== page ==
Toxoplasma gondii is a protozoan that exists in three forms, all of which are potentially infectious for humans. After acute infection, cysts persist in the central nervous system and extraneural tissue. Human hosts with compromised immunity, particularly those with the acquired immunodeficiency syndrome, are vulnerable to reactivation and dissemination. The most common clinical expression of toxoplasma infection is encephalitis. The diagnosis is established by clinical presentation, computed tomography and/or magnetic resonance imaging, and detection of antibodies to T. gondii in serum of patients positive for human immunodeficiency virus. Brain biopsy may be performed. Protocols may be developed for the evaluation of new regimens for the treatment of acute encephalitis, the suppression of disease after treatment, or the prevention of reactivation before the onset of clinical disease. Assessment of clinical outcome is paramount.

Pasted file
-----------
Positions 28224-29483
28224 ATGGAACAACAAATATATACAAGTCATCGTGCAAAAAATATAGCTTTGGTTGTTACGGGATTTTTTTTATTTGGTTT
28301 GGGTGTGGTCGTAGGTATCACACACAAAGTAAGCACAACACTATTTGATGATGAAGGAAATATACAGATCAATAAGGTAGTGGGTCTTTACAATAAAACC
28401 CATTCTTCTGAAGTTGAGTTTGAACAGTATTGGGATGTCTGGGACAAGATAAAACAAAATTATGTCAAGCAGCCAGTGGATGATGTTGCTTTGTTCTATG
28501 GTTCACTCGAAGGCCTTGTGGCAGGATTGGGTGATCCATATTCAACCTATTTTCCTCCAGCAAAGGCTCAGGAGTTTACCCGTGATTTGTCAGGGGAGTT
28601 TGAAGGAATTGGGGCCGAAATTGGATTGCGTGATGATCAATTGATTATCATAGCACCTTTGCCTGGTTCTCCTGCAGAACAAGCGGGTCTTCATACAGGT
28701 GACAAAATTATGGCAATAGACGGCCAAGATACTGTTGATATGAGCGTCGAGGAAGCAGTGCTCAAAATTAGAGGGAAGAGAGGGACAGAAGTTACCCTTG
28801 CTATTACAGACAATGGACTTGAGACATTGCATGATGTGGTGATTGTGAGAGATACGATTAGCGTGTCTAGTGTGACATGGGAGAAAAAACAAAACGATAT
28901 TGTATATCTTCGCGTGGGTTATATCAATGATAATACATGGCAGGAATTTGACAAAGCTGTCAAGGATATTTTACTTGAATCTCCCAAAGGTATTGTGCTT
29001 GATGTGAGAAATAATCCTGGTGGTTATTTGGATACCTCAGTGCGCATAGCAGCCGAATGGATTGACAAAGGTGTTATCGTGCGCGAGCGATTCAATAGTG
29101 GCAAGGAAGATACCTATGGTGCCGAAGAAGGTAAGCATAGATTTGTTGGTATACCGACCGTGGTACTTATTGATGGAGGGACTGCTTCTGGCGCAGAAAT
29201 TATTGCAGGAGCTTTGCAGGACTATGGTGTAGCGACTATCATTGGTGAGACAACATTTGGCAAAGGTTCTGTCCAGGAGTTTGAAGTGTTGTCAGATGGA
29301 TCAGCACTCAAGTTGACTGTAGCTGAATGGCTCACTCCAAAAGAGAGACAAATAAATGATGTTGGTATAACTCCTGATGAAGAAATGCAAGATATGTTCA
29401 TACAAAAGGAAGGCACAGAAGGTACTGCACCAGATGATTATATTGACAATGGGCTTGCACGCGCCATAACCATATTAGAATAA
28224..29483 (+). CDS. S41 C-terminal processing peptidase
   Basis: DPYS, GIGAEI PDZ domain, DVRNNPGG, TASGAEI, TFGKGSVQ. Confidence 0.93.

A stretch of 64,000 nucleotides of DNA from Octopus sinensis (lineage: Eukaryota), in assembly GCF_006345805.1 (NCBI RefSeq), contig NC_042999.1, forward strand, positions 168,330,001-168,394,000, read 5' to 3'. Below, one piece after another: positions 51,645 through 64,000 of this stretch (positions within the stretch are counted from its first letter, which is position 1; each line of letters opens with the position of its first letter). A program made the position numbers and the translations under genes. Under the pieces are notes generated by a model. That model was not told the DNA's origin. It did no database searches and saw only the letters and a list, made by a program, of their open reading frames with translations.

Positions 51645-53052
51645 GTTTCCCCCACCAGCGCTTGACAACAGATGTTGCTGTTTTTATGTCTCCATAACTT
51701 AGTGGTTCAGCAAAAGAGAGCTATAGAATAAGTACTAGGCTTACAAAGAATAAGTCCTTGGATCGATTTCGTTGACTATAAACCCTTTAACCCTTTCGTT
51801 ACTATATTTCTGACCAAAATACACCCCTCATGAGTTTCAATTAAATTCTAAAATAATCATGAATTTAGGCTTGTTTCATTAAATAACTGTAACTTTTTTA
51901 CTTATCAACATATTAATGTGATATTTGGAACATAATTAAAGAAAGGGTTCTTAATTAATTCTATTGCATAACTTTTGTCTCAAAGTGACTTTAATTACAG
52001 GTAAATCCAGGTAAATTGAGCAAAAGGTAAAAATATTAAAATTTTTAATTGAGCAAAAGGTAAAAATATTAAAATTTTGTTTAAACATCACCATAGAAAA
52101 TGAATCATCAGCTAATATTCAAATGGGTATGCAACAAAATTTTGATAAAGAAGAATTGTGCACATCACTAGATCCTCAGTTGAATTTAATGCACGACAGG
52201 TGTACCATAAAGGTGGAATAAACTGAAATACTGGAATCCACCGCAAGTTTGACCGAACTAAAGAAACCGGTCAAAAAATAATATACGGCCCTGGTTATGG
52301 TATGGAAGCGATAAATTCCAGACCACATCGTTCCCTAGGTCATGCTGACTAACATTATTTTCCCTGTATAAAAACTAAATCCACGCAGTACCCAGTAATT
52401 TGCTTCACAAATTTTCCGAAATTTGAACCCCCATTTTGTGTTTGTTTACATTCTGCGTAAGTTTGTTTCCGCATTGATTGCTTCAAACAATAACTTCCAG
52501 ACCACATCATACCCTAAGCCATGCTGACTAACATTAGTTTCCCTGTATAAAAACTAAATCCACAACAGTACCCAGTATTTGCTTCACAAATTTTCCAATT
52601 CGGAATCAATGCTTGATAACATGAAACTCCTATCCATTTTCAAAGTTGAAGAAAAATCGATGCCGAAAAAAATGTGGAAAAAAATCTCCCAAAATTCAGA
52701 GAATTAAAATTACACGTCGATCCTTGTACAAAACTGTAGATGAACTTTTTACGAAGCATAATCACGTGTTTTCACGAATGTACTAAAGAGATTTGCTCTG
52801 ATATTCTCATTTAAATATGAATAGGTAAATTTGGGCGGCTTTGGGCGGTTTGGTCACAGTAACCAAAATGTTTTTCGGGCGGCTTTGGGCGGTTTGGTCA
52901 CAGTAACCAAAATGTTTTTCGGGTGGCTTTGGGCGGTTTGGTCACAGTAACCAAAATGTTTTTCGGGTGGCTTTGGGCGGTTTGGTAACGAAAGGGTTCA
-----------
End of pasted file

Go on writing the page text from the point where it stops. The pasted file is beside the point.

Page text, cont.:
Anti-Infective Agents, Clinical Protocols, Clinical Trials as Topic, Clinical Trials, Phase I as Topic, Clinical Trials, Phase II as Topic, Clinical Trials, Phase III as Topic, Encephalitis, Humans, Research Design, Toxoplasmosis